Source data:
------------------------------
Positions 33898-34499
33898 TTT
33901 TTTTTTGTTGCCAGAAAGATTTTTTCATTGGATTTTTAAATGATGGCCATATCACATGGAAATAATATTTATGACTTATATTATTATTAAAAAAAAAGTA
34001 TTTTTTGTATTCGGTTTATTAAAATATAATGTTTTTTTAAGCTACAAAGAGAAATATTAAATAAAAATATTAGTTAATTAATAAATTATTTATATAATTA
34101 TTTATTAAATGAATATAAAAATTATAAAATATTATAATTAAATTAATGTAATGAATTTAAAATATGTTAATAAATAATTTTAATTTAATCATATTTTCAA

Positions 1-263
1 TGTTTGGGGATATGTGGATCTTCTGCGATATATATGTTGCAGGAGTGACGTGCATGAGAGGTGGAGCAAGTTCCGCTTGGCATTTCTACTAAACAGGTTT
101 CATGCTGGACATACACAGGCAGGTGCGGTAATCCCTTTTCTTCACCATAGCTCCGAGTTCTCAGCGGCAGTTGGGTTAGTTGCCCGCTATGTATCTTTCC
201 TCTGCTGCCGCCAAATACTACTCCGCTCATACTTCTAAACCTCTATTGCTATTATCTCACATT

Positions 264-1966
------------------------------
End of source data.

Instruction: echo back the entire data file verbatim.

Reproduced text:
Positions 33898-34499
33898 TTT
33901 TTTTTTGTTGCCAGAAAGATTTTTTCATTGGATTTTTAAATGATGGCCATATCACATGGAAATAATATTTATGACTTATATTATTATTAAAAAAAAAGTA
34001 TTTTTTGTATTCGGTTTATTAAAATATAATGTTTTTTTAAGCTACAAAGAGAAATATTAAATAAAAATATTAGTTAATTAATAAATTATTTATATAATTA
34101 TTTATTAAATGAATATAAAAATTATAAAATATTATAATTAAATTAATGTAATGAATTTAAAATATGTTAATAAATAATTTTAATTTAATCATATTTTCAA

Positions 1-263
1 TGTTTGGGGATATGTGGATCTTCTGCGATATATATGTTGCAGGAGTGACGTGCATGAGAGGTGGAGCAAGTTCCGCTTGGCATTTCTACTAAACAGGTTT
101 CATGCTGGACATACACAGGCAGGTGCGGTAATCCCTTTTCTTCACCATAGCTCCGAGTTCTCAGCGGCAGTTGGGTTAGTTGCCCGCTATGTATCTTTCC
201 TCTGCTGCCGCCAAATACTACTCCGCTCATACTTCTAAACCTCTATTGCTATTATCTCACATT

Positions 264-1966